While we all understand that our oral health is linked to the well-being of our teeth and gums, it’s actually a lot more important than many of us realise. In fact, the condition of your gums, teeth, and mouth can impact various aspects of your general health while providing clues about how healthy the rest of your body is. So, with that in mind, let’s take a look at some of the connections between your oral and general health that you need to be aware of.
The connection between your oral and general health
As is the case with all aspects of your body, your mouth is home to high levels of bacteria, most of which are harmless. However, as the entry point to your respiratory and digestive tracts, some of the bacteria within your mouth can lead to disease, infection, and other harmful conditions. Helpfully, the body’s immune system and regular brushing and flossing can keep most infections at bay, but without proper oral hygiene, you’re much more susceptible to oral infections that can lead to tooth decay and gum disease.
Another thing to be mindful of is that a range of medications – antidepressants, painkillers, and decongestants, for instance – can reduce the flow of saliva, which is crucial when it comes to neutralising acid in the mouth, protecting you from disease. What’s more, some diseases – like diabetes – can reduce the body’s resistance to infection, which can make oral health problems more complex and debilitating.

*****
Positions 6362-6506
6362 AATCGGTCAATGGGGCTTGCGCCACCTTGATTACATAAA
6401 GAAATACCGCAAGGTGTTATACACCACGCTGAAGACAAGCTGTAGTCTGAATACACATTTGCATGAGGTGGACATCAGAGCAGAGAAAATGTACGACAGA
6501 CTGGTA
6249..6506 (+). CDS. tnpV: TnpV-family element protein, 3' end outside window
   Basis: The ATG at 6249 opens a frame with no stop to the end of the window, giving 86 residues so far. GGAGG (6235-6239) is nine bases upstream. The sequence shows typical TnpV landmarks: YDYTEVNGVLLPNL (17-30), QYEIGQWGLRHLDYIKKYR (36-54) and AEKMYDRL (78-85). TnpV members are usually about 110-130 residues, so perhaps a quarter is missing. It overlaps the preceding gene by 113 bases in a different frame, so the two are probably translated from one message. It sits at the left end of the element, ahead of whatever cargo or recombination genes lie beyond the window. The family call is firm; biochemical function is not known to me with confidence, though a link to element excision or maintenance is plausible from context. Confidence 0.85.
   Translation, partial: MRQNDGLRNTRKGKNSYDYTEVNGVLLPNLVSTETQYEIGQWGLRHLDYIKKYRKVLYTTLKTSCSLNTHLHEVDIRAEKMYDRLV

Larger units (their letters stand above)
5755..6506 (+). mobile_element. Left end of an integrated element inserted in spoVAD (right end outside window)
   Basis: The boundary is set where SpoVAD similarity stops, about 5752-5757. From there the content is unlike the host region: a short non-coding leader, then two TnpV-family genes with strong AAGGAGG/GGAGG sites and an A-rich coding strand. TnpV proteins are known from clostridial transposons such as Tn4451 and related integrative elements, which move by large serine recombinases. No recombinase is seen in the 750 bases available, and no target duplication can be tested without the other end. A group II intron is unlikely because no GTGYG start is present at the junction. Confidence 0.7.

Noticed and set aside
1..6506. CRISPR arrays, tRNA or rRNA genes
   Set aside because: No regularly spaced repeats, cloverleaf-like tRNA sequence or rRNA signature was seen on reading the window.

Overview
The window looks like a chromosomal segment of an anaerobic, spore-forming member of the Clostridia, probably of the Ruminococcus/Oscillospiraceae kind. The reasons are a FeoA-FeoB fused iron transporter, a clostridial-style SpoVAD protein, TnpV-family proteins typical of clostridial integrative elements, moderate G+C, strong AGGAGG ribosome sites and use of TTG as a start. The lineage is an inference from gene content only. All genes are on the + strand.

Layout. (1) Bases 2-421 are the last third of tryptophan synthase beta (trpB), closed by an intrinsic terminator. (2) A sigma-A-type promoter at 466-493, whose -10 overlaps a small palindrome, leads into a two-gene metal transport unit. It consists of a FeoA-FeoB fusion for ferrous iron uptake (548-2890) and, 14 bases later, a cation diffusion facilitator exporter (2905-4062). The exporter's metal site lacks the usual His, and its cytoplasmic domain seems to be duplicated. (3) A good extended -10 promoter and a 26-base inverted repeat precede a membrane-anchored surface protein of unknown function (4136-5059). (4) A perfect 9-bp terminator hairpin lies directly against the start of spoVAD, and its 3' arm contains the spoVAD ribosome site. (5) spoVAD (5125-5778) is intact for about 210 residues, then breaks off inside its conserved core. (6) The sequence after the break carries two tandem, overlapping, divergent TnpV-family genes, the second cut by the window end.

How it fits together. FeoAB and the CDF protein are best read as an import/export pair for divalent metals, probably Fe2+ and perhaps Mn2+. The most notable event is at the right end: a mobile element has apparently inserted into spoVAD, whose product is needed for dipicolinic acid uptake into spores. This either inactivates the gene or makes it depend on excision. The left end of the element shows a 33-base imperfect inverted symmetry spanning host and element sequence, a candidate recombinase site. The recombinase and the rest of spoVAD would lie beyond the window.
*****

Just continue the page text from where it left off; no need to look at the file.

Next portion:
Conditions that can be linked to oral health
Although every person is different, a number of infections, conditions, and diseases can be linked to oral hygiene, including:
- Endocarditis – This is an infection of the inner lining of your heart chambers that can cause significant circulatory issues.
- Cardiovascular disease – It’s thought that clogged arteries and the risk of stroke could be linked to oral bacteria, although further research is required to say definitively.
- Pneumonia – Some bacteria in your mouth can enter your lungs, which may lead to pneumonia and other severe respiratory conditions.
On the flip side, a number of diseases and infections are thought to affect your oral health and oral hygiene, including diabetes, HIV/AIDS, osteoporosis, and Alzheimer’s Disease. If you have any of these conditions, it’s important to inform your dentist in advance so they can establish the best course of treatment and care.
How to protect your oral health
Thankfully, there are a number of things you can do to protect your oral health, which contributes to your general health and well-being. You should:
- Floss daily, brush your teeth twice daily, and use an antibacterial mouthwash.
- Eat a healthy diet and limit your sugar intake.
- Avoid tobacco and excessive alcohol consumption.
- Schedule regular checkups and cleanings with a dentist and hygienist.
Given the connection between your oral and general health, the condition of your gums, mouth, and teeth isn’t something you should leave up to chance. If you’re looking for a highly-rated dentist in London to improve your oral health, reach out to the team at Pure Smiles today and book an initial consultation.
Leave a Reply